First Look at Katsuya by Starck

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It was a rainy, humid, otherwise uneventful night, and glitzy California import Katsuya by Starck was having its soft opening. Only, there was nothing soft about it. Not the loud shouts of "Irrashaimase!" when you entered the main dining room, not the sexily lit bar with beautiful people milling about in stiletto heels and revealing dresses, nor the larger-than-life light box panels where impossibly large photos of glistening, bright red lips and kohl-lined geisha eyes stared back at you.

Stepping into Katsuya's doors, the ultra-hip scene felt so stylish and sexy that I felt like I was somewhere in Hollywood or Miami. In fact, if someone had told me that we'd stepped onto the set of a Nip/Tuck episode, I would have believed it. The black-clad hostesses were tall and model-like. The manager wore a sharp suit and had a wired earpiece, Secret-Service style. The music was rhythmic, club-like. The lighting was dim, yet everything glowed. And in true Starck fashion, the decor was strikingly bold.

The "Liquid Kitchen" was turning out cocktails with expert precision. Mine were so delicious that I indulged in three different ones (a lot for me), and I thoroughly enjoyed each.

I started out with The Burning Mandarin, made with mandarin vodka, hand-crushed serrano chili, fresh lemon, orange juice and cranberry. It had just enough chili to leave a pleasant tingle on the lips, and I finished it quickly, chasing that tingle. The Berry Evocative, with Bacardi rum, hand-crushed strawberries, lime and soda, was also smooth and refreshing, but my favorite of the night was the perfectly proportioned Bellini, a fizzy drink made of Italian Prosecco and white peach puree, and garnished a sprig of thyme.

From the sushi kitchen, we sampled Katsuya's famous crispy rice with spicy tuna, and although it could've been a bit more perfect presentation-wise (the bulbs of tuna were not uniformly shaped, and the jalapenos seemed a bit haphazardly placed), the taste was spot-on, the crispy rice a bit smoky, the tuna topped with chili complementing the rice well.

Although the signature dish shined, some of the other fish dishes fell flat. The seared tuna with salsa -- one of the new specialty creations for the Houston menu, was just okay. The salsa, tuna and avocado conspired to give the dish a slightly mushy texture, and though the flavors weren't unpleasant, I felt like it needed more texture or spiciness, something to make the dish pop. Likewise, a seared albacore with garlic lemon butter sounded good on the menu but ended up being texturally too mushy and unpalatable.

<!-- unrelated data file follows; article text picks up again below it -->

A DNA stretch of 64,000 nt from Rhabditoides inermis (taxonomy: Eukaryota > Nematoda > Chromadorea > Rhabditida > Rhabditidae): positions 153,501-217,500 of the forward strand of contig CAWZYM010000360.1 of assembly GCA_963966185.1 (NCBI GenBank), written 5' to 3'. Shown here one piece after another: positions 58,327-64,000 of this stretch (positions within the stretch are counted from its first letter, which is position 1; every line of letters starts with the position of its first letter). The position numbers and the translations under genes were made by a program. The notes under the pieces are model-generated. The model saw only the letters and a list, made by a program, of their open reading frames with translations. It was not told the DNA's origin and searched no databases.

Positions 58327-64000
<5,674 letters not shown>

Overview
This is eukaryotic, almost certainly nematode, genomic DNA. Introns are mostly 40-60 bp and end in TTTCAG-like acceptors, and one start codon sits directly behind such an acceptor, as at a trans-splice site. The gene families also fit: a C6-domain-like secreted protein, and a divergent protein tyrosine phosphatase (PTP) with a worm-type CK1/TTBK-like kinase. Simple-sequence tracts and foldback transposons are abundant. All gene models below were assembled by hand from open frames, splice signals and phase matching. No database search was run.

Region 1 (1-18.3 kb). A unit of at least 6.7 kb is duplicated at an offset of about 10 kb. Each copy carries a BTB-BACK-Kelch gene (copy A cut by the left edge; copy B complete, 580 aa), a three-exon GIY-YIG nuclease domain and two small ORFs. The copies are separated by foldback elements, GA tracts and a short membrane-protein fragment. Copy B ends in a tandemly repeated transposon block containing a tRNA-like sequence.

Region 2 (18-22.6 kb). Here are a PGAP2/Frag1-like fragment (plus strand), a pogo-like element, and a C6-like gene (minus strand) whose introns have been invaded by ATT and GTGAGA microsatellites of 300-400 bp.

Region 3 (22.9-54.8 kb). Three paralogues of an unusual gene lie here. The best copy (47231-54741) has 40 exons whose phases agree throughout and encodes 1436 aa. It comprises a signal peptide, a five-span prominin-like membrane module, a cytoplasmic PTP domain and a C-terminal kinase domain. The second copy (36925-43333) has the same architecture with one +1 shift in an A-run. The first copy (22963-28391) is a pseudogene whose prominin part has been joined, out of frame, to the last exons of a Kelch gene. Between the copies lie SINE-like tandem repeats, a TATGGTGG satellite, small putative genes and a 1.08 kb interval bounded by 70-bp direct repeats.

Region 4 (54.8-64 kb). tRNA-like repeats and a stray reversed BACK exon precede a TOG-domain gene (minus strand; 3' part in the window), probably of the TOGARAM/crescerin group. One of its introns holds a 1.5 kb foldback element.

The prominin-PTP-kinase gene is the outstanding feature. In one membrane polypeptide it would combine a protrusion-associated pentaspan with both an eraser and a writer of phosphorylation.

The hot items and robata items turned out to be the stars of the night. The sizzling plate of Kobe Tobanyaki with wild mushrooms were hearty, substantial and delicious, a must-order for that sizzling wild factor.

I also enjoyed everything from the robata grill, with the standouts being the king crab legs, which were smoky and sweet, and the playful suki yaki maki, two rolls of beef nestled next to a poached egg floating in sukiyaki broth. We were instructed to break the egg and dip the beef into it. The egg wasn't great to dip in (you had to scoop up the egg with a spoon), but the flavors of the sukiyaki combined with the egg were a wonderful combination. A grilled mochi (sticky rice cake) and bacon-wrapped cherry tomato were quite nice as well.

Ironically, while Katsuya is probably most well known for its sushi, the fish dishes took a back seat that night to the drinks from the "Liquid Kitchen" and the food from the robata and hot kitchen.

My theory on why this happened is this: Everyone was ordering the sushi and cold fish items, so the chefs in the other kitchens had plenty of time to do their thing. As a result, everything that came out from the robata and hot kitchen was spot-on, while we had hits and misses from the sushi kitchen because they were so rushed. Again, it must be noted that I attended a soft opening, so the restaurant was not quite at 100 percent yet.

In the end, even with the slight misses, I couldn't help but be impressed. With its ultra-luxe, otherworldly, over-the-top decor, Katsuya is a great place to have girls' night, guys' night, a hot date or an after-dinner drink, or just to plain people-watch. Just remember to look your best before you go, because chances are, if you're checking someone else out, they're checking you out, too.

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